Construction spending edged down in November but outlays for the year remained on track for a modest increase over 2013 totals, according to an analysis by the Associated General Contractors of America (AGC). Association officials said the new spending figures come as the group’s members prepare a new push for action on a series of federal infrastructure programs, including funding for highway and transit upgrades and to maintain clean water systems across the country.
“Today’s figures continue the seesaw pattern that has characterized residential, private nonresidential and public construction throughout 2014,” said Ken Simonson, AGC chief economist. “Overall construction spending dipped in November from an upwardly revised October total as residential building advanced but private and public nonresidential spending both retreated.”
Construction spending in November totaled $975 billion at a seasonally adjusted annual rate, down 0.3 percent from the October total but 2.4 percent higher than in November 2013, Simonson noted. Private residential spending in November climbed 0.9 percent from October but slipped 0.5 percent from a year earlier, while private nonresidential spending dropped 0.3 percent for the month but rose 4.7 percent year-over-year. The third component of the total-public construction spending-tumbled 1.7 percent from October but was 3.2 percent higher than in November 2013.
“Month-to-month figures tend to fluctuate a lot; in addition, the first estimates are often revised substantially,” Simonson added. “Totals that combine several months give a truer picture of underlying trends. In this case the image is more uniformly positive: total spending on all three components increased during the first 11 months of 2014 combined compared with the year-to-date period in 2013. Both the monthly variability and the overall upward trend are likely to continue through much of 2015.”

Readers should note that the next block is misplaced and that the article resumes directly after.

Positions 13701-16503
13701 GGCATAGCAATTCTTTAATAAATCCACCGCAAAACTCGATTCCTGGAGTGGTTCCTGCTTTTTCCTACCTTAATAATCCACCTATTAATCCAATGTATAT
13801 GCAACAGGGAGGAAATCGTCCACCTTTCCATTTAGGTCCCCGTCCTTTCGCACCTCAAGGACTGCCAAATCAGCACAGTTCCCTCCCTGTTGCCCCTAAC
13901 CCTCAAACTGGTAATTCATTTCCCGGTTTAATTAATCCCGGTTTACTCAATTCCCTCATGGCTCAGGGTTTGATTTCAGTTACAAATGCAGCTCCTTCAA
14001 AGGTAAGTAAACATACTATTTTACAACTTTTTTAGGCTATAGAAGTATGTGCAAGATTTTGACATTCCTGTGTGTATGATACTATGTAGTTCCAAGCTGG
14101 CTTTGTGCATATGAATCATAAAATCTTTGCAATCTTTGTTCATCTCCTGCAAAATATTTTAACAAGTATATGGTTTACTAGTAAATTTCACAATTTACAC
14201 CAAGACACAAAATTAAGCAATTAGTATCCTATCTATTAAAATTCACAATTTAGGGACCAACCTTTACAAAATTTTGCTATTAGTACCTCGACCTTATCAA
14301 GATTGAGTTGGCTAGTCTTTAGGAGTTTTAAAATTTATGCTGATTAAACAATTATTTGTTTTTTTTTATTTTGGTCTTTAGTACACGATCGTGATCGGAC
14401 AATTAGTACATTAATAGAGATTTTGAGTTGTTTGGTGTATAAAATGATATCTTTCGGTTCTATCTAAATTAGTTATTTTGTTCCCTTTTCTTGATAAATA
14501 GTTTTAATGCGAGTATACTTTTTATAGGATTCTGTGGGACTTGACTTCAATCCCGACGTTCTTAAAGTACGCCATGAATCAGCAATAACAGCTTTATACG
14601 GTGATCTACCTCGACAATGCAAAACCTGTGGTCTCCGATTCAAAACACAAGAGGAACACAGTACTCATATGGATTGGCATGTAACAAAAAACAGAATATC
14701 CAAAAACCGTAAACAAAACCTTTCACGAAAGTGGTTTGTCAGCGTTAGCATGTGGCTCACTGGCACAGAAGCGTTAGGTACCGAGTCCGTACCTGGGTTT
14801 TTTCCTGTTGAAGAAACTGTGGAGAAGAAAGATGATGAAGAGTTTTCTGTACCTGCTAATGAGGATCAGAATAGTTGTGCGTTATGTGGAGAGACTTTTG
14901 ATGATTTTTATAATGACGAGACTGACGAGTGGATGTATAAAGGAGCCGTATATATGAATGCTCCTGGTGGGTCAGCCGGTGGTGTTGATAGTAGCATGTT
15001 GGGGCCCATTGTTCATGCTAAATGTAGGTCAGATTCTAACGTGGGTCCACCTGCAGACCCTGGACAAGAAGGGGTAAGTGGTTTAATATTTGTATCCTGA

Total spending year-to-date was 5.7 percent above the January-November 2013 total, Simonson said. Private residential spending rose 4.9 percent, while private nonresidential construction increased 10.8 percent. Public outlays for construction grew by 1.1 percent as state and local governments boosted spending by 1.6 percent, more than offsetting a 4.0 percent decline in federal construction expenditures.
Association officials said the new spending data comes as the group prepares a push to get Congress and the Obama administration to pass needed infrastructure measures. In particular, the group is pushing for action to finance the federal highway and transit program and to set up a more sustainable way to finance clean water system upgrades in communities across the country.
“The president and Congress can demonstrate their ability to work together by enacting measures that will boost our economic growth, improve our aging infrastructure and help stability the erratic construction sector,” said Stephen E. Sandherr, the association’s chief executive officer.